, April 30, 2021
, 3 min read time
Since cryptocurrency is still so new, we are often asked about the biggest myths and misunderstandings about it. It’s not unusual for a new market or product to confuse people when it first arrives on the scene, until a critical mass of people get familiar with it. Think about Airbnb, for example: the idea of travel that included staying in a stranger’s home seemed crazy until it took off.
One of the most common but false notions about crypto is that it is mostly used by bad actors for illicit financing. This is just not true. Let’s look at a few key data points.
According to research conducted by numerous blockchain analytics companies, illicit activity accounts for less than 1 percent of cryptocurrency transactions. And of that small portion, scams — not money laundering, terrorism, financing, sanctions, or other illegal activities — make up the overwhelming majority of crypto-currency related crime. Research from industry group Crypto Council on Innovation (CCI) found that from 2017 to 2020 illicit economic activity overall was overwhelmingly conducted through traditional financial intermediaries.
Indeed, fiat currency (good old-fashioned cash) continues to be the funding of choice for criminals. The UN estimates that ~$1.6 trillion is laundered each year, or 2.7% of global GDP. In contrast, criminal activity in cryptocurrency actually fell quite dramatically — from 2.1% or $20 billion in transaction volume in 2019 to less than half a percent (0.34%, or $10 billion) in 2020. Even traditional payment networks, like SWIFT (Society for Worldwide Interbank Financial Telecommunication), have found that “cases of laundering through cryptocurrencies remain relatively small compared to the volumes of cash laundered through traditional methods.”
According to a 2020 Rand Corporation report, “Despite the perceived attractiveness of cryptocurrencies for money laundering purposes, it is also worth noting that an estimated 99 percent of cryptocurrency transactions are performed through centralised exchanges, which can be subject to AML/CFT regulation similar to traditional banks or exchanges.”
Crypto — unlike cash — is more easily tracked because public searchable databases (blockchains) already exist for the majority of these transactions. This provides law enforcement with access to substantially more information about a crypto transaction than one involving cash, including the date and time of each transaction, the type of crypto transacted, the amount transacted, the wallet address involved, and the unique transaction identifier (hash value). This is a goldmine of immediately accessible information that can sometimes take law enforcement months or even years to obtain with cash transactions.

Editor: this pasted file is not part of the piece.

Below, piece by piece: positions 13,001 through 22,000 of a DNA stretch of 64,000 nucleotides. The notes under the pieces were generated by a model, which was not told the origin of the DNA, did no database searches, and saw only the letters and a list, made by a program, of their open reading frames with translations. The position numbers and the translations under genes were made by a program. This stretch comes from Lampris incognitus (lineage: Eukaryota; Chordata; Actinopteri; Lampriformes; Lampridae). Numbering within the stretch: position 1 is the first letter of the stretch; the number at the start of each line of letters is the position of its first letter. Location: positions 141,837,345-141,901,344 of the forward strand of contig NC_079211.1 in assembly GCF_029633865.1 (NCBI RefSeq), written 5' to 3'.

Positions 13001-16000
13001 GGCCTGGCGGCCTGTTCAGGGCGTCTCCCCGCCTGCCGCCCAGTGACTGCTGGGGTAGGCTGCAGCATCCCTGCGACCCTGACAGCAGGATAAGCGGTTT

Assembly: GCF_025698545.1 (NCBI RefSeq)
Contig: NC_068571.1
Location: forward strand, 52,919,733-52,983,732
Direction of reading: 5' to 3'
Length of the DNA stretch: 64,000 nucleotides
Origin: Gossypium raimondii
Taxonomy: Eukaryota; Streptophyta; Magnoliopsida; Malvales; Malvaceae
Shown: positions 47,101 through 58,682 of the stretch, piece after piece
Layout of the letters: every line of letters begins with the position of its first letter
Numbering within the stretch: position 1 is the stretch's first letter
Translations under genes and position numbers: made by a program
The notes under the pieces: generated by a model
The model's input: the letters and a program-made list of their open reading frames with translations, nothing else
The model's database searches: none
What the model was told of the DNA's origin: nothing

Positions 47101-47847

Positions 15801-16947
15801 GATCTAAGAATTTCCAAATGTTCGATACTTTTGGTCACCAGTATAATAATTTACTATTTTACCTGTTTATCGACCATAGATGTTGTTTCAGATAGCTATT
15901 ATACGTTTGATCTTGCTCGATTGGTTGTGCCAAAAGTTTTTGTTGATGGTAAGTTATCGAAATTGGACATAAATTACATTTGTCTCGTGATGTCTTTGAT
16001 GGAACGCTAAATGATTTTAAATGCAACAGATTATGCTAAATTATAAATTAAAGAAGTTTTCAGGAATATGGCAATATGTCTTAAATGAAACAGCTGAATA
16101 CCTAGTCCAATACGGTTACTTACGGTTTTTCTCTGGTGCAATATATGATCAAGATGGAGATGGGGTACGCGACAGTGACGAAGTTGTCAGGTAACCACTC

In fact, a 2018 Brookings Institute report described the considerable advantages crypto has in providing greater discoverability and tracking this way:
“The adoption of blockchain helps track the use of the cryptocurrency. The blockchain is a continuously growing list of transactions (blocks) made using cryptocurrency that are recorded chronologically. The blockchain is managed by a peer-to-peer network (miners) collectively adhering to a protocol for validating new blocks. Once the transaction data in a block is recorded, it cannot be altered retroactively as it would require altering all the subsequent blocks. As the data is stored in many computers, there is little risk of data loss, and since it is encrypted, the confidentiality of data is maintained. Because the blockchain is a public ledger of all cryptocurrency transactions, it is searchable and can be used to track all transactions.”
The Department of Justice has stated that “cryptocurrency, despite the purported anonymity it grants criminals, provides law enforcement with an exceptional tracing tool: the blockchain.” Using the data provided by blockchains, law enforcement has teamed up with private analytics firms to analyze blockchain transactions to identify individuals involved in illicit finance. This has been seen in many real world investigations ranging from the darkweb, child exploitation, and even terrorist financing. In those cases, law enforcement traced the crypto of dangerous criminals who were ultimately brought to justice or had their assets seized.
These examples illustrate the fallacy of thinking that crypto is merely a “haven” for criminal activity or illicit financial dealings. Instead, digital currency secured by cryptography — cryptocurrency — offers many breakthroughs in investigative techniques.
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